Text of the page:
Renault has unveiled a pair of new hybrids at the 2020 Brussels Motor Show. Meet the Clio and Captur E-Tech. Still want that Zoe?
With the arrival of the E-Tech derivatives, two of Renault’s best-selling cars now have the option of being electrified. An E-Tech variant of the Megane will follow soon.
E-Tech efficiency, emissions and range
The Clio and Captur E-Tech both use a 1.6-litre naturally aspirated petrol engine, in combination with two electric motors. In the Captur, the battery is 9.8kWh with plug-in capability. The Clio can’t be plugged in, and has a 1.2kWh battery.
This allows the Captur an electric driving range of 30 miles (final WLTP certification pending) plus an electric-only top speed of 85mph. The plug-in crossover should be good for 188mpg and emit 34 g/km of CO2, although this requires ‘optimised usage of the 100 percent mode’.
Exact figures for the Clio have yet to be released What we do know is that, impressively, the E-Tech hybrid weighs just 10kg more than a Clio dCi 115 diesel. Renault says it should yield ‘significant reductions in fuel use and CO2 emissions, for up to 80 percent of urban driving time in 100 percent electric mode’.
The Clio is still very much urban-oriented, with a top speed in electric-only mode of just 38mph. A fuel saving of 40 percent in comparison with conventional cars is estimated.
Renault E-Tech: from F1 to the road
Renault says it has put Formula 1 learnings to use in developing the E-Tech platform. Specifically, the new clutch-less transmission is directly influenced by F1 efforts. It allows for a pure electric start, plus a reduced gap in acceleration during gear changes.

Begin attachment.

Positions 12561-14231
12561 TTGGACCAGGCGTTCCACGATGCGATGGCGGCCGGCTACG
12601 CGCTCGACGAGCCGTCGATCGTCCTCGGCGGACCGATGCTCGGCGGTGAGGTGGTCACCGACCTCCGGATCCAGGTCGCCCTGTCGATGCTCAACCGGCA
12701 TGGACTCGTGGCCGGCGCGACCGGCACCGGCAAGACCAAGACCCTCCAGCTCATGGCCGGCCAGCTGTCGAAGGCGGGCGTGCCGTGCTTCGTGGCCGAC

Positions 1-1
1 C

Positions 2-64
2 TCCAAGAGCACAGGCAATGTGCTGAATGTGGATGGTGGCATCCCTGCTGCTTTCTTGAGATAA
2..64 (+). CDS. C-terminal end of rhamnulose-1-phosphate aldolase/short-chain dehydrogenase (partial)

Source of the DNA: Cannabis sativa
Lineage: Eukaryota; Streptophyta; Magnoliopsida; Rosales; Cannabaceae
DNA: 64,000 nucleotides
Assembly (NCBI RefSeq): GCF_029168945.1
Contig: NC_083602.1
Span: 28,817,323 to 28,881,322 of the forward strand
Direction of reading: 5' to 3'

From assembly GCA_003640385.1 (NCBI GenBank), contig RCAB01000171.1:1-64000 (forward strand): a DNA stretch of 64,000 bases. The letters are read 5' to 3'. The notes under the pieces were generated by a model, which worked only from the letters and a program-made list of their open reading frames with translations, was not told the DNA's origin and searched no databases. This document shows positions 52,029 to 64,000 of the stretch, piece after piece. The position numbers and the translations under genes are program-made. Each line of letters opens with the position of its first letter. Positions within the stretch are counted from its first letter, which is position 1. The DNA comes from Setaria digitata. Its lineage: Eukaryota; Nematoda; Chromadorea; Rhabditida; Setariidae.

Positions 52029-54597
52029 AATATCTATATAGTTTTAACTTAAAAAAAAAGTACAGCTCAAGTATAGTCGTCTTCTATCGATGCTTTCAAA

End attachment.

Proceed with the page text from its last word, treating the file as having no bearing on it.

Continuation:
Various levels of battery regeneration can be selected, but the electric motor will always recover power when coasting. When braking, the car operates regen first, with the pads and discs only coming in to assist. ‘Brake’ mode allows for one-pedal driving, similar to the Zoe.
E-Tech driving modes: Pure to Sport
A new Pure driving mode in the Captur allows for all-electric driving. In Sport mode, a full press of the accelerator kicks both the electric motor and the petrol engine into action, for a combined acceleration effort.
E-Save is another new mode, which conserves power, and allows the petrol engine to charge the battery. A minimum of 40 percent is always kept in reserve.
The series-parallel architecture means the cars can run in various states of hybridisation. Fifteen operating combinations are available and switched between automatically, depending on power requirements and battery charge state.
Renault’s electric dreams
Adding hybrid power to the Clio might seem like a sideways step for Renault, given it has offered the similarly-sized Zoe for some time. However, its plan is wholesale electrification, in one form or another. By 2022, Groupe Renault wants eight fully electric models, and 12 electrified (hybrid) models in its line-up.
As for when you’ll be able to buy the new Clio and Captur E-Tech, and how much they’ll cost? Watch this space.